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Teaching children about money management is important from a very young age.  UK research shows that financial habits are formed by the age of just seven, so you shouldn’t leave it too late.

It’s definitely important to steer your kids in the right direction from the start. Here are 5 fun ways to teach kids about money…

1. Use play to teach basic money concepts

Make play money with paper and crayons, and clearly mark the different values on each note. Run your own mint by rolling and pressing different coloured coins out of plasticine and play dough.

Toy cash registers and supermarkets are popular roleplaying items for children, encouraging them to learn about the exchange of cash for goods. They can also run a “café” using play tea sets, where you can be a paying customer.

2. Try online games and apps

There’s a host of online games and apps that can help kids learn about money. Many are US based, but Australian-specific sites include Coinland (run by the Commonwealth Bank) and ABC’s Count Us In, with games designed to help children understand basic number concepts.

3. Get your child to help you when shopping

Everyday opportunities like grocery shopping are a great way to explain the difference between needs (apples) and wants (chocolate biscuits). Make a list of all the things we buy with money and find a fun way to sort items into things we need and things we want.

Showing children how to pay and check change will also help them with counting and numeracy – critical for any junior accountant!

Guessing games are also useful: have your child estimate how many items are in a bag of groceries, or how much they cost.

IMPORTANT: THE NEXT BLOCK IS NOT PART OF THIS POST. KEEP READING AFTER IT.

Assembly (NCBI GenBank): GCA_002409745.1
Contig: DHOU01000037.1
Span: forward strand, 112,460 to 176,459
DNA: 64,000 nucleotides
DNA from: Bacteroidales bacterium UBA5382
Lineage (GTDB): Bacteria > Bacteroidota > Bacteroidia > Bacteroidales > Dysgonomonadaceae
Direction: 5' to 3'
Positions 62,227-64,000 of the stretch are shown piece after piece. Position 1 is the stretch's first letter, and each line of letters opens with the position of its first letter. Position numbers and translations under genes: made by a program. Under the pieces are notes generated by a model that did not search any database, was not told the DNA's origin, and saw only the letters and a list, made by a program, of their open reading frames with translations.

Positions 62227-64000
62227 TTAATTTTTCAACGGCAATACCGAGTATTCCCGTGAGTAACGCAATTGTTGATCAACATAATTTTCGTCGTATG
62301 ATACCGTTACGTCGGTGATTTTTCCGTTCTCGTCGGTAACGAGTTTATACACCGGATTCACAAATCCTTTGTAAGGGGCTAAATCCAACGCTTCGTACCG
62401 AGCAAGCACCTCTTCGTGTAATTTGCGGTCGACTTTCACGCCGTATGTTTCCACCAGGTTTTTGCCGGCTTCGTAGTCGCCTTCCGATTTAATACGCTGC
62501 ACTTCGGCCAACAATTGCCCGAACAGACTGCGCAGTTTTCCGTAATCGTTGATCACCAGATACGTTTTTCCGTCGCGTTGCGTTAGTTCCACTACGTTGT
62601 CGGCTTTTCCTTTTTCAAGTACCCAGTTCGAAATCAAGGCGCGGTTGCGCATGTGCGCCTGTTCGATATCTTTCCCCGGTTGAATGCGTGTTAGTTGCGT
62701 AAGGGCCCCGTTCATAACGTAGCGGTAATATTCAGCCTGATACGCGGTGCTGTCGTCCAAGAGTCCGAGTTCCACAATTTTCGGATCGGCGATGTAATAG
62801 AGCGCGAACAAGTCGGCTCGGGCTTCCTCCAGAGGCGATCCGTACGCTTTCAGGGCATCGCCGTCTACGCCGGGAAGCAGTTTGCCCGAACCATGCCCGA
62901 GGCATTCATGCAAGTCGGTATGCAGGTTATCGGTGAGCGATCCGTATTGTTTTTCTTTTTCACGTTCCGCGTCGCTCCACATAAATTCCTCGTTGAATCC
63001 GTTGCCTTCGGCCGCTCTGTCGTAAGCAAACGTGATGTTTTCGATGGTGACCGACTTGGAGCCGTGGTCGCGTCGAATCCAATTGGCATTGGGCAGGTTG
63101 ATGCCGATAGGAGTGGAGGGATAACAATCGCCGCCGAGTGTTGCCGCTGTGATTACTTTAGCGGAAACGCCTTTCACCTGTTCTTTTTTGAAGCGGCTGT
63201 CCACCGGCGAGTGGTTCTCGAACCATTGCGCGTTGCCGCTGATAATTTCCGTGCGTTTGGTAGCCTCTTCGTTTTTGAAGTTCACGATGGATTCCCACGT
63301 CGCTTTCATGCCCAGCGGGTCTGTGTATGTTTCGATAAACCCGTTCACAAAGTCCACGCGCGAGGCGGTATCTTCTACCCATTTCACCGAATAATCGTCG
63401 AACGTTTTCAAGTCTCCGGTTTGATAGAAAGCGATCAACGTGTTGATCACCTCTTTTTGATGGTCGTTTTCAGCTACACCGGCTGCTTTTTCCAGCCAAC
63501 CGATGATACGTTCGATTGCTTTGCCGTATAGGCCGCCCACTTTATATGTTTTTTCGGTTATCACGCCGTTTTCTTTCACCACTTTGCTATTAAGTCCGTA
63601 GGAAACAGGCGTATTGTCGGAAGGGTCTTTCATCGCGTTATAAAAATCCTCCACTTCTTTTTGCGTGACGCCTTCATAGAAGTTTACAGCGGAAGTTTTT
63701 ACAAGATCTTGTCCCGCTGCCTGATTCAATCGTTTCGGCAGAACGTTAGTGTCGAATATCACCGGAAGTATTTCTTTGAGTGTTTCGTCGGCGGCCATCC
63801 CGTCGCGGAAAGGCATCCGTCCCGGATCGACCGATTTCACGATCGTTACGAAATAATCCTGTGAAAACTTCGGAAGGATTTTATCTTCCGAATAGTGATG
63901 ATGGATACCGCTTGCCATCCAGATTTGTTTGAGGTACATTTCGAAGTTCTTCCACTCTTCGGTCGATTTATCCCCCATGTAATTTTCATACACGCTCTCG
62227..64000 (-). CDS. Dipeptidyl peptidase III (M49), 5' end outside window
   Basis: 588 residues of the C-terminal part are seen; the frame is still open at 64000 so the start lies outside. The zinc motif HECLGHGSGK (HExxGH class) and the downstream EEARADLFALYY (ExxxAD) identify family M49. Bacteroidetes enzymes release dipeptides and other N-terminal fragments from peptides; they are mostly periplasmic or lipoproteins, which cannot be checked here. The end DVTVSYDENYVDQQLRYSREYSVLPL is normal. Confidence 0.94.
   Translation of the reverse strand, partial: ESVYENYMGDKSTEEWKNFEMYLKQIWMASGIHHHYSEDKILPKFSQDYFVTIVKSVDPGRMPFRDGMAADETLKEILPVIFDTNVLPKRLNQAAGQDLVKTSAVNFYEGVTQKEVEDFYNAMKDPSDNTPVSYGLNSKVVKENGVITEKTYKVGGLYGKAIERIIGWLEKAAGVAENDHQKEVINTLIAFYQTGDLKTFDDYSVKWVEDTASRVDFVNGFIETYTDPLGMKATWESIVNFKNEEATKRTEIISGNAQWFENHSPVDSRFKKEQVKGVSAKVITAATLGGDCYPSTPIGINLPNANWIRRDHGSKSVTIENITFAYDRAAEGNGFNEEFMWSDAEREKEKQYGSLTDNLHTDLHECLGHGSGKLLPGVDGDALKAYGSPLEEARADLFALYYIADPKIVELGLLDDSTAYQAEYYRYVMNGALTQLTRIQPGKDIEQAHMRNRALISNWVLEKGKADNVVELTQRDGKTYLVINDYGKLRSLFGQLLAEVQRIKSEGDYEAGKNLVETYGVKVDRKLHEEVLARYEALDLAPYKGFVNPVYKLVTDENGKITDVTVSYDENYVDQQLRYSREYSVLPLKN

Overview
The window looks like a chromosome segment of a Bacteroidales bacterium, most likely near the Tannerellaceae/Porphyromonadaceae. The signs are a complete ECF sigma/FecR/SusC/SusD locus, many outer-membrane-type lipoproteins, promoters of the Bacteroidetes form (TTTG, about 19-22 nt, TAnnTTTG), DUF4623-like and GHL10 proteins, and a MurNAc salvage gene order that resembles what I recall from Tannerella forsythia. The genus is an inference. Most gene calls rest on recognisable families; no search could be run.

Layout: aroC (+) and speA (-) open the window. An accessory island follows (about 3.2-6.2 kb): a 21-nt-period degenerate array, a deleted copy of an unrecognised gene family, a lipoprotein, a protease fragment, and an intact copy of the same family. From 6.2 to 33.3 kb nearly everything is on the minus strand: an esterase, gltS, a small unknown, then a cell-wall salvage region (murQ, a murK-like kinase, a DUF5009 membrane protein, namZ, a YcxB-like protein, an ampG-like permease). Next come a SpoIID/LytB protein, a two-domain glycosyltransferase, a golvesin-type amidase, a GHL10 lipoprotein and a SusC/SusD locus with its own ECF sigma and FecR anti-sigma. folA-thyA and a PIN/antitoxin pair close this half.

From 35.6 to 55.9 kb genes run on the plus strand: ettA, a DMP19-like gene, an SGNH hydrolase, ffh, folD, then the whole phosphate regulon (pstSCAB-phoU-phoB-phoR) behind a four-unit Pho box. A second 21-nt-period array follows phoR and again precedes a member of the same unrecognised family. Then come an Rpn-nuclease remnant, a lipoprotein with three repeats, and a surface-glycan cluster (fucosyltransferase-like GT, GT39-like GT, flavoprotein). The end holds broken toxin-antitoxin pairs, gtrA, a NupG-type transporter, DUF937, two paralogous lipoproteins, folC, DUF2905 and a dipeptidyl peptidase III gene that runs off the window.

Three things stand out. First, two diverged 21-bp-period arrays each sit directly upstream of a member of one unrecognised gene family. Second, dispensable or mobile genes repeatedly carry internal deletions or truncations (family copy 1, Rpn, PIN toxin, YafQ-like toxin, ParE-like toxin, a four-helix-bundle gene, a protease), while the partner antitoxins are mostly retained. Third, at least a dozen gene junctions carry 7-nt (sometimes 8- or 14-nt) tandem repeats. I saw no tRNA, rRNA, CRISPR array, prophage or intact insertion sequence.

4.  Reward first savings efforts

Make a savings chart to show how one week’s pocket money may buy some lollies, but a month will buy a toy, and six month will buy the dream Lego set they’ve got their heart set on. By the time they reach that goal, they may not even want it any more.

Decorating a piggy bank or savings jar is also a good way to encourage children to put away their spare coins. They can gradually watch the money level rise as they add coins.

5. Collect five cent coins

Small five cent coins often get dropped, with adults not even bothering to pick them up (a bad lesson for children!) Encourage your child to save the ones they find, so they can see how many tiny coins eventually add up to more valuable dollars.

Relatives may be happy to save five cent pieces for young children, to be used as play money or put in the savings jar.

Remember that children pay attention to everything we do and the best way to avoid teaching kids bad money habits is to be a good money manager yourself.

Having children can actually be a great catalyst for improving your own money management skills. Pay attention to the messages you are sending your child about money and show restraint when it comes to your own spending.

By Kirsty Lamont, Mozo.com.au
Kirsty Lamont is a director of Mozo.com.au which helps Australians compare savings accounts, credit cards, insurance and other financial products.  Kirsty was one of the launch team for Virgin Money when it started in Australia in 2003, and also held a senior role at BankWest before joining Mozo in 2007.  A consumer finance expert, she has access to Mozo’s up-to-the-minute data about different financial products on offer.